|Journal||Canadian Public Policy|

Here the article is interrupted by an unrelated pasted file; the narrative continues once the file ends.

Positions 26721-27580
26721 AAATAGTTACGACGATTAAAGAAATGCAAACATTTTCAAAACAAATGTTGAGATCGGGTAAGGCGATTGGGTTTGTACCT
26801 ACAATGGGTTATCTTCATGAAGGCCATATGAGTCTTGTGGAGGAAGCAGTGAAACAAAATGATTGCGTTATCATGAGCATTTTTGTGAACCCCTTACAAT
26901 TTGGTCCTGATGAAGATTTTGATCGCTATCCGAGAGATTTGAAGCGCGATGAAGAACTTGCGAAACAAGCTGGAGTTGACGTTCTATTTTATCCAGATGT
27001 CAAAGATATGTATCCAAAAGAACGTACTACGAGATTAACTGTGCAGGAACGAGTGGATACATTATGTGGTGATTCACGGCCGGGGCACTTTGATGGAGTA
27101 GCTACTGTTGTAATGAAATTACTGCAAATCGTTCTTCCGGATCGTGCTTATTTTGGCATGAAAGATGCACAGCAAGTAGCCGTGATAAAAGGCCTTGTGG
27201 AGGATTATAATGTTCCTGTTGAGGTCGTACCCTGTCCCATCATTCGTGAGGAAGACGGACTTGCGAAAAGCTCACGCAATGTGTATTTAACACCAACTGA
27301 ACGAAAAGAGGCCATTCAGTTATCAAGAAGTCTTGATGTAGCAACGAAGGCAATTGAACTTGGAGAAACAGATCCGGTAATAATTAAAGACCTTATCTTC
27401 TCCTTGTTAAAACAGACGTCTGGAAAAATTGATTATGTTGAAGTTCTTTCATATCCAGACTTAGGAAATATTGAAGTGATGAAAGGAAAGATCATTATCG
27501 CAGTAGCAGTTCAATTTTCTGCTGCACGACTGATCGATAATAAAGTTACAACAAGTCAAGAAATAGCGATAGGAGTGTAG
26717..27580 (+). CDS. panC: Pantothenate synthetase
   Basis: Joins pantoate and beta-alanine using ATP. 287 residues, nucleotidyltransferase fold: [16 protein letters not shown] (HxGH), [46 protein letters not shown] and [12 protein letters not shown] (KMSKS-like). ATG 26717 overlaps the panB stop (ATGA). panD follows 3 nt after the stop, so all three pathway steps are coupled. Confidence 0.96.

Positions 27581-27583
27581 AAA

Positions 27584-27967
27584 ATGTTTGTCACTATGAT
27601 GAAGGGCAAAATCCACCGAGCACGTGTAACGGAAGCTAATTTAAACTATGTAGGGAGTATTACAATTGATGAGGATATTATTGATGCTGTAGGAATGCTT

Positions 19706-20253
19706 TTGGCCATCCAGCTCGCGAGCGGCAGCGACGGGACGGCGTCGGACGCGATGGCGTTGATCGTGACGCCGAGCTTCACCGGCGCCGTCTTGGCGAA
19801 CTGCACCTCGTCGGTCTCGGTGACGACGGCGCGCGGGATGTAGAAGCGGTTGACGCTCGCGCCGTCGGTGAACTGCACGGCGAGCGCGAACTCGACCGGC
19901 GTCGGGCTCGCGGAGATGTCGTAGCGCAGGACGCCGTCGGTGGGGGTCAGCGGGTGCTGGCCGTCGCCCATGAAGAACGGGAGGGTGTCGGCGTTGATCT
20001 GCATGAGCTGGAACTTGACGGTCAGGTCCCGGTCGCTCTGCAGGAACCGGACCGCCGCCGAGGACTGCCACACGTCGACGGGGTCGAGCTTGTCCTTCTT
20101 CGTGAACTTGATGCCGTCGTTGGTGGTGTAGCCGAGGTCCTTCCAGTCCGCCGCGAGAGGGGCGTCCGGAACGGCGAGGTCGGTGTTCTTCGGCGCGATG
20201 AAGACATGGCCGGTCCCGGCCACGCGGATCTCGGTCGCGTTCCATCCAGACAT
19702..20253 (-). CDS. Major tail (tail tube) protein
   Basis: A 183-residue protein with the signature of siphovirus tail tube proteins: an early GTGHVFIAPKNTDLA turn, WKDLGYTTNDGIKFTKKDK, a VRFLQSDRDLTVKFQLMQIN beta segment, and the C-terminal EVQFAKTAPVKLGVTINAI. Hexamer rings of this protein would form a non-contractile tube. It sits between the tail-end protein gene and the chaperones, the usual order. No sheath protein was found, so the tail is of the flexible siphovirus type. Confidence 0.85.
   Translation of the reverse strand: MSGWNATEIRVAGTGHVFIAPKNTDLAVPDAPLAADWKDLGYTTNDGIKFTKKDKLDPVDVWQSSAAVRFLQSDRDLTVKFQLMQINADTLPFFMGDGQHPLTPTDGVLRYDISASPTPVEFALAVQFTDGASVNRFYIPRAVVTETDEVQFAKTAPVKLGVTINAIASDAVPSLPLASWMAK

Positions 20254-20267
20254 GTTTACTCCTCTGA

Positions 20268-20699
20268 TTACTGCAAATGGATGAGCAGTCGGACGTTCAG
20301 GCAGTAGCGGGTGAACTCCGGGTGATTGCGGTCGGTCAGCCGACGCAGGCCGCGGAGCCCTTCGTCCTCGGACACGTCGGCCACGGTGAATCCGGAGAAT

We address health capacity to work among older Canadian workers with a specific focus on differences by gender and region. We find that in 2012 men would have needed to work more than five additional years between ages 55 and 69 to keep pace with how much men worked in 1976, holding health capacity constant. For working women, the comparable result is only two years more work. Most of these gaps arose before the mid-1990s; since then, employment advances have offset mortality improvements. Regionally, more than half the Ontario–Atlantic employment difference among older men is rooted in health differences.